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Not So Great Scott: The Mets Missed Bob Geren

In the Wild Card Game, the Mets ran James Loney out to first base. In his very first at-bat, he snuffed out what could have been a rally by hitting into a double play on the first pitch he saw from Madison Bumgarner. In the seventh, he failed to field a groundball not hit too far from him that allowed Angel Pagan to reach on an infield single. That play effectively erased any chance that Noah Syndergaard could go back out for the eighth inning. Speaking of the eighth inning, with the Mets desperate for offense, Terry Collins pinch hit Eric Campbell for Loney.

Fact is, Loney shouldn’t have started that game. He didn’t have good numbers against left-handed pitching. He has been even worse against Bumgarner. However, he had to start with Lucas Duda not being ready to play, and with Wilmer Flores having suffered a season ending wrist injury.

All year long, Flores had demolished left-handed pitching. In 49 games against left-handed pitching, Flores hit .340/.383/.710 with 11 homers and 28 RBI. The Mets needed his bat in the lineup, and they needed him to play first base. However, he wasn’t available because of a crucial decision, or indecision, that was made on September 10th.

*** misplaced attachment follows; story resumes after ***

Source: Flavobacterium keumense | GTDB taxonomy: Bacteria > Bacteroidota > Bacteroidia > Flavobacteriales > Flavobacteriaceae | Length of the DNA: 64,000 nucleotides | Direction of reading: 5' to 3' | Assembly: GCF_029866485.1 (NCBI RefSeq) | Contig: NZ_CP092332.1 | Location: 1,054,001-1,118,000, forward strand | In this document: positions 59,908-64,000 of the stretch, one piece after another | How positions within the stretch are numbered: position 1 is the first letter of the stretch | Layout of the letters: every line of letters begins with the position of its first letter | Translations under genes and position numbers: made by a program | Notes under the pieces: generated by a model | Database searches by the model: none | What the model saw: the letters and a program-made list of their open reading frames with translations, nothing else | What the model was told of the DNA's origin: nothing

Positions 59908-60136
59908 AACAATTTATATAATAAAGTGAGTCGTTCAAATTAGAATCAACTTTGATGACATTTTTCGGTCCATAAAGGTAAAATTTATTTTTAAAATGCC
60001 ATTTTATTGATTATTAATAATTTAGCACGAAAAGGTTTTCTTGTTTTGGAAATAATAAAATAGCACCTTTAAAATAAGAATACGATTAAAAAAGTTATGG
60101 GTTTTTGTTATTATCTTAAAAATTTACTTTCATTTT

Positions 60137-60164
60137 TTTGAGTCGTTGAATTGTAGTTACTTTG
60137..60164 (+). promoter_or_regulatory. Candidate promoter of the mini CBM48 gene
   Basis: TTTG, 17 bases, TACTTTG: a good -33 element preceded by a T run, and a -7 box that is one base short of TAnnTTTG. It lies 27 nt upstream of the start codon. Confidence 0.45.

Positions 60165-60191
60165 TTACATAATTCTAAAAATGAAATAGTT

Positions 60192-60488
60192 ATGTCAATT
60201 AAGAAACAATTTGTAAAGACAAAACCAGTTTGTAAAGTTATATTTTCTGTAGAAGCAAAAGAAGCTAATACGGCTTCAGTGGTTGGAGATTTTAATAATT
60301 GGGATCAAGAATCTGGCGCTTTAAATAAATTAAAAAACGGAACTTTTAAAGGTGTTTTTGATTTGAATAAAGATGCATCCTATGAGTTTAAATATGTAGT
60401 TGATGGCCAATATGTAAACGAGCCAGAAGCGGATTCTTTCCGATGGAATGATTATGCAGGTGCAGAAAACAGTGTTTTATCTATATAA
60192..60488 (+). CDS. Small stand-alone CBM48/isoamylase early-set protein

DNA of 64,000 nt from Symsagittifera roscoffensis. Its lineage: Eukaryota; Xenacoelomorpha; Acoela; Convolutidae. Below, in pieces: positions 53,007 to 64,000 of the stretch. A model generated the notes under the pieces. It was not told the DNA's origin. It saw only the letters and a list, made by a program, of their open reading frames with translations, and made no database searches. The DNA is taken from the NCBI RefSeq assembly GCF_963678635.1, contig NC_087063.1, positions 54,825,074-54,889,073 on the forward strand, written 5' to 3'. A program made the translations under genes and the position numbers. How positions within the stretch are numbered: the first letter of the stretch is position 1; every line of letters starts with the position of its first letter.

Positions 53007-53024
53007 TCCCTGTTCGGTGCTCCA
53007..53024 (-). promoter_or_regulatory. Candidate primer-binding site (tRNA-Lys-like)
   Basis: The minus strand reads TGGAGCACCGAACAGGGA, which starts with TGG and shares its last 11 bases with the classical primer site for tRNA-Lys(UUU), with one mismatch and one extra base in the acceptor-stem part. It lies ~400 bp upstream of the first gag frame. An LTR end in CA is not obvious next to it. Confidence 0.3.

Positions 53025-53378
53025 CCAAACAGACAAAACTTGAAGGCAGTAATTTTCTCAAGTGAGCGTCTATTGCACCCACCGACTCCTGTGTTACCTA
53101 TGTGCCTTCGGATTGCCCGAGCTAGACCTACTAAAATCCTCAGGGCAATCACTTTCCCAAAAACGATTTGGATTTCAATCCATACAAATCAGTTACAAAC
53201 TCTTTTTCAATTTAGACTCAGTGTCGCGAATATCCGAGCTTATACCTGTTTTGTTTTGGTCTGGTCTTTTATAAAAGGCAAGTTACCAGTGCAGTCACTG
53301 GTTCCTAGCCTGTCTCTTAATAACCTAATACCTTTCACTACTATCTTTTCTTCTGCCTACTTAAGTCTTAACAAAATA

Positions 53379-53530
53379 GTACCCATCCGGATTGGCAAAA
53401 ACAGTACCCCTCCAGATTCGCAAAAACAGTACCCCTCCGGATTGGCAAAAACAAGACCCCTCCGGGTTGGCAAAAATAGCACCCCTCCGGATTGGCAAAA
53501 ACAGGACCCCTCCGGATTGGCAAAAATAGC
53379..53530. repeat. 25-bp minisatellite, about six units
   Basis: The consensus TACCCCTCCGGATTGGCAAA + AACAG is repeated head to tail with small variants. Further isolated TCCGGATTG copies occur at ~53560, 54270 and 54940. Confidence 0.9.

In that September 10th game, the Mets and Braves were tied 3-3 in the eighth inning, and Flores was standing on second base after a two out double. As we would soon see, with Flores’ speed, it was far from a guarantee that he would score from second on a base hit. Kelly Johnson would get a pinch-hit single. Flores “raced” around third, and he slid headfirst into home plate. In the ensuing collison, A.J. Pierzynski got him out – not just out at home plate, but also out for the season. Fact is, there is no reason why Flores wasn’t lifted there for a pinch runner. How did this happen?

Well, acccording to Collins, “We certainly had enough guys who could have ran for him, which we should have.” (Kevin Kernan, New York Post). Collins would go on to say, ““I was trying to get the pitching set up and get a pinch hitter in and got distracted, my faultI told [bench coach] Dickie [Scott], like I said, we were trying to get the pitching set up and get a pinch hitter, get somebody to hit for the pitcher who was coming up. I certainly should have had somebody ready to pinch run.”

Ultimately, Collins, being the manager and never one to make excuses, took responsibility for the failure to pinch run for Flores. However, it wasn’t just Collins’ mistake. It was also Bench Coach Dick Scott‘s mistake.

The bench coach’s job is more than just acting as a sounding board for the manager when seeking to make a move. The bench coach is also responsible for having a grasp of the matchups that are upcoming. They need to be aware of moves the team needs to be making in the next couple of innings. Overall, the bench coach needs to help prevent his manager, and ultimately his team, from making a gaffe that could cost them a game. During that confusion, Scott needed to remind Collins to get a pinch runner. He needed to be the clear head. If he did think of it, he needed to have a strong enough voice to get through to Collins.